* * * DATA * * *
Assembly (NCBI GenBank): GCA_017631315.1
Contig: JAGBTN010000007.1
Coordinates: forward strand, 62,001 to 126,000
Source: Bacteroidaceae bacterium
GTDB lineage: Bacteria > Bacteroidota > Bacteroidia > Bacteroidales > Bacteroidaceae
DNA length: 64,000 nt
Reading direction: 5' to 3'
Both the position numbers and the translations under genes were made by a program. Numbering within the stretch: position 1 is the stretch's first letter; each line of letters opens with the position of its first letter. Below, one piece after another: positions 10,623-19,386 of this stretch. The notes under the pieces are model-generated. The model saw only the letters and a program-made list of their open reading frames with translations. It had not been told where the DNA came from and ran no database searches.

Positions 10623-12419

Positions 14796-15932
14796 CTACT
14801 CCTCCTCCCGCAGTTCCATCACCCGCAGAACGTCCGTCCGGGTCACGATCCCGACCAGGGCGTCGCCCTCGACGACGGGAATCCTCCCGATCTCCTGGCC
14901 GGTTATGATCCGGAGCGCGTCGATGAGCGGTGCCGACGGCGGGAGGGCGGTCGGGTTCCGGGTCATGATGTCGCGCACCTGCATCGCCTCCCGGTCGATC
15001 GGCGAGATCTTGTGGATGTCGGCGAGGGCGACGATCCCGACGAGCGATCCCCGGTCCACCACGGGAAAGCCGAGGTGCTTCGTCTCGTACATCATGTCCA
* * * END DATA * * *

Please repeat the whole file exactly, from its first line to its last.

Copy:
Assembly (NCBI GenBank): GCA_017631315.1
Contig: JAGBTN010000007.1
Coordinates: forward strand, 62,001 to 126,000
Source: Bacteroidaceae bacterium
GTDB lineage: Bacteria > Bacteroidota > Bacteroidia > Bacteroidales > Bacteroidaceae
DNA length: 64,000 nt
Reading direction: 5' to 3'
Both the position numbers and the translations under genes were made by a program. Numbering within the stretch: position 1 is the stretch's first letter; each line of letters opens with the position of its first letter. Below, one piece after another: positions 10,623-19,386 of this stretch. The notes under the pieces are model-generated. The model saw only the letters and a program-made list of their open reading frames with translations. It had not been told where the DNA came from and ran no database searches.

Positions 10623-12419

Positions 14796-15932
14796 CTACT
14801 CCTCCTCCCGCAGTTCCATCACCCGCAGAACGTCCGTCCGGGTCACGATCCCGACCAGGGCGTCGCCCTCGACGACGGGAATCCTCCCGATCTCCTGGCC
14901 GGTTATGATCCGGAGCGCGTCGATGAGCGGTGCCGACGGCGGGAGGGCGGTCGGGTTCCGGGTCATGATGTCGCGCACCTGCATCGCCTCCCGGTCGATC
15001 GGCGAGATCTTGTGGATGTCGGCGAGGGCGACGATCCCGACGAGCGATCCCCGGTCCACCACGGGAAAGCCGAGGTGCTTCGTCTCGTACATCATGTCCA